It's Okay to Look for Bright Spots
“It takes a great deal of courage to see the world in all its tainted glory, and still to love it,” said Oscar Wilde, and this seems particularly true at present. It's overwhelming, the news of the day. I've never been so overwhelmed. This past week Amy Siskind's list for Week 49 was prefaced by these words: “As the length of the list reveals, this was a week of complete chaos and eroding norms. There was an observable sense of exhaustion, anger, sadness, fear and loss among Americans.”
The world seems heavy on the tainted, light on the glory, when you read the news. And I'm not saying we should ignore the news. I'm not sure if that's even possible at this point.
What I am saying is that it's okay to look for bright spots, too, and to rest there, dwell in them for a while, as a respite.
When you find a bright spot, stay with it, whether it's a literal bright spot – sunlight on a yellow flower – or anything that contains a bit of hope or light.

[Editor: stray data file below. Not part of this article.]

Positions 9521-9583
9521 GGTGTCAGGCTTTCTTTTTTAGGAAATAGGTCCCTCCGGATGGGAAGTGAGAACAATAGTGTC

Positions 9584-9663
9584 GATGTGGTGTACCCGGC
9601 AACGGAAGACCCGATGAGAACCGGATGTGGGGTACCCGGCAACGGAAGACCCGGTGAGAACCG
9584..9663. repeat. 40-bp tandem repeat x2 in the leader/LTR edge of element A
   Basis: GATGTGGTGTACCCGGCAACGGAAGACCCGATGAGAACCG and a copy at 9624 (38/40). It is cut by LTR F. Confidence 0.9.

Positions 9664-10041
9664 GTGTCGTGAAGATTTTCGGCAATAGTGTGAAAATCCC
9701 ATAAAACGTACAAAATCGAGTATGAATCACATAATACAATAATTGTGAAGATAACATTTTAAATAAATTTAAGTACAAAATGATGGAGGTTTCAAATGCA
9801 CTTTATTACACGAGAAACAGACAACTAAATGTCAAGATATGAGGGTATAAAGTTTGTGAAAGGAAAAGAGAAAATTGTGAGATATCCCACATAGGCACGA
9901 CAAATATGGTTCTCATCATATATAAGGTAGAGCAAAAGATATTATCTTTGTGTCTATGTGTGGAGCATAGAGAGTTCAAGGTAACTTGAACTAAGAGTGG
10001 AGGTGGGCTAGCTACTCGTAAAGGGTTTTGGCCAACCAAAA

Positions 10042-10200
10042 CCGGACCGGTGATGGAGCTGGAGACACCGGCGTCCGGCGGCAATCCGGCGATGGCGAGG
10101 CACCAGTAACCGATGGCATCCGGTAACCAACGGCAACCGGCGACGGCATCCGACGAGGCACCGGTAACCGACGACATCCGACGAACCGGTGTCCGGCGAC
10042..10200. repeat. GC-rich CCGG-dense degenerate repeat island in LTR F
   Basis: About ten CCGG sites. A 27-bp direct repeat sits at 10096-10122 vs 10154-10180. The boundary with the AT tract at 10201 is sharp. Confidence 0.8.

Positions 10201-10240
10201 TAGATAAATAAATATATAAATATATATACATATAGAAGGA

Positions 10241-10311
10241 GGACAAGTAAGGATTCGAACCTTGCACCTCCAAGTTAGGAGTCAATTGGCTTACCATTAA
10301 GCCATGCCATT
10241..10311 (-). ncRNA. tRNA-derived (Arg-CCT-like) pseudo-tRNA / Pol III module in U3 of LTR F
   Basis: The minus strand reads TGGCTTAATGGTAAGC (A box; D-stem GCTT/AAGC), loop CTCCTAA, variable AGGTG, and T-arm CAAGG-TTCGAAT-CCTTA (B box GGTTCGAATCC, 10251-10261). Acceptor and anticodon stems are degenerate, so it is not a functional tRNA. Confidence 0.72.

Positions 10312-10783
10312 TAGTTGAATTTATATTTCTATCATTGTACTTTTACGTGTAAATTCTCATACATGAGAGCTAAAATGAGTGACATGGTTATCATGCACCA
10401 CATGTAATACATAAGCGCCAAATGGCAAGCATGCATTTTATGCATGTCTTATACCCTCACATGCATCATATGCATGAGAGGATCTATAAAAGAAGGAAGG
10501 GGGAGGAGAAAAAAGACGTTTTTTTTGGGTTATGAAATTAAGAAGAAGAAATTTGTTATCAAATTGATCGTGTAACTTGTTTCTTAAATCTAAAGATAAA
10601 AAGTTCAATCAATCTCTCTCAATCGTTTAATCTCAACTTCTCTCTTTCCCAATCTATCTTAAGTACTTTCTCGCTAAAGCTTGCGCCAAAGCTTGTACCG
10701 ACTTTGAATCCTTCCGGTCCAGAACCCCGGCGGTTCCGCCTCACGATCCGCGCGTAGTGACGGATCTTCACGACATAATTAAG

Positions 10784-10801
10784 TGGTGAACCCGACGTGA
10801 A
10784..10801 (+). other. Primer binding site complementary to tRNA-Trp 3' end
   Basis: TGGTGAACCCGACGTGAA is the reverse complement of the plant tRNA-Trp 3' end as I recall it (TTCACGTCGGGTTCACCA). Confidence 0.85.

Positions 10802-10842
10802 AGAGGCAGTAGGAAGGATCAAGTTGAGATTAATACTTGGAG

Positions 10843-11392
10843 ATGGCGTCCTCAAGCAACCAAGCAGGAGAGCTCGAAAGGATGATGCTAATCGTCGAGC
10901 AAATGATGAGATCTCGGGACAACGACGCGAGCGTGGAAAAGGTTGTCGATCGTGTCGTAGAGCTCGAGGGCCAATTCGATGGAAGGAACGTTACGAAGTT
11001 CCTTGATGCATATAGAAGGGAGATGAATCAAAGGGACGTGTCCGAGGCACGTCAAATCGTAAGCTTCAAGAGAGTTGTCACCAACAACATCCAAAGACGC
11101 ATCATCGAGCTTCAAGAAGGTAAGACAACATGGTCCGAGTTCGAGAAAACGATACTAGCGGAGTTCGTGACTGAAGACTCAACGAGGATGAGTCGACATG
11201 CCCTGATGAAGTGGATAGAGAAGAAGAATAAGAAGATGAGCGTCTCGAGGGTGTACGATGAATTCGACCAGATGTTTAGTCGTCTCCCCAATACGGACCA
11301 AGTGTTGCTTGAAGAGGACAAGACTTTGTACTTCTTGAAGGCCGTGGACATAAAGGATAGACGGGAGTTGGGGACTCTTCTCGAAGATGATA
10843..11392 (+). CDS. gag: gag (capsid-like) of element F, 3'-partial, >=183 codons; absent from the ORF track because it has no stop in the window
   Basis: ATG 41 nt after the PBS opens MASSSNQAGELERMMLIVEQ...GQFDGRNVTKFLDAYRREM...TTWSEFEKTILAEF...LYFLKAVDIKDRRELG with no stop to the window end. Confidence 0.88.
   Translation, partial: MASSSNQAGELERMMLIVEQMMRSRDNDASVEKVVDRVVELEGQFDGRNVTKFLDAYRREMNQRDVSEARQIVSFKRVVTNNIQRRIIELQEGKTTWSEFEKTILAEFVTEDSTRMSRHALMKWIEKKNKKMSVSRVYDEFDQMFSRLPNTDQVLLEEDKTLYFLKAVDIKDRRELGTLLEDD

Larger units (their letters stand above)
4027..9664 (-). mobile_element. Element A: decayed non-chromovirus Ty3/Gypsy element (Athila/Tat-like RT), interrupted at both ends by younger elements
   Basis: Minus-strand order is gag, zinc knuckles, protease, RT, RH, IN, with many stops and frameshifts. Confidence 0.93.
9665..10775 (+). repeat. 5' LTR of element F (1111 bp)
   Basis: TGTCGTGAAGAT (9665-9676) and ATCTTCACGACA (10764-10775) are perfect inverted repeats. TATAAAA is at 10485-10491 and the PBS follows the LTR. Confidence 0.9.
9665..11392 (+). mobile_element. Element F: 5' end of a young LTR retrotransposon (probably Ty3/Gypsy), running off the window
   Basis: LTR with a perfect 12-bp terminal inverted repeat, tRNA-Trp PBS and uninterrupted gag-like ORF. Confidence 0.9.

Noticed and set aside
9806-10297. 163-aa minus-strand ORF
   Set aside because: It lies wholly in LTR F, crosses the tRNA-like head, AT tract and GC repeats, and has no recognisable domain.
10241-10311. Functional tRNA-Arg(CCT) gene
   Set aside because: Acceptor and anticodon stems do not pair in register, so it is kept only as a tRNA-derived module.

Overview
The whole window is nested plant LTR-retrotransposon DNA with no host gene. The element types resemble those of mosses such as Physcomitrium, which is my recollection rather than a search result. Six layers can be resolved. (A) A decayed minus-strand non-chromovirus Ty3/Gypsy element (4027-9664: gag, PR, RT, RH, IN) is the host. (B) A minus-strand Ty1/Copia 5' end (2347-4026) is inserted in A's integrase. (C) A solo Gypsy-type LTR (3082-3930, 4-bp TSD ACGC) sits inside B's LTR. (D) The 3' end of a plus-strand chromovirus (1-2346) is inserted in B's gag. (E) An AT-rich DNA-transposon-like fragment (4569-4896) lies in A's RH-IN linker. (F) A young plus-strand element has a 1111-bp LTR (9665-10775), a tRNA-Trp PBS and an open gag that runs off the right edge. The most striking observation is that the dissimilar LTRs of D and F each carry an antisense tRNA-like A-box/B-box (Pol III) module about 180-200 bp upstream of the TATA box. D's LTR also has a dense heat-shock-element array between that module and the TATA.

The Bright Field
by R.S. thomas
I have seen the sun break through
to illuminate a small field
for a while, and gone my way
and forgotten it. But that was the pearl
of great price, the one field that had
treasure in it. I realize now
that I must give all that I have
to possess it. Life is not hurrying
on to a receding future, nor hankering after
an imagined past. It is the turning
aside like Moses to the miracle
of the lit bush, to a brightness
that seemed as transitory as your youth
once, but is the eternity that awaits you.
– from Soul Food
When you see a bright spot, I urge you to share it, especially with someone who is even more exhausted, afraid, and sad than you are.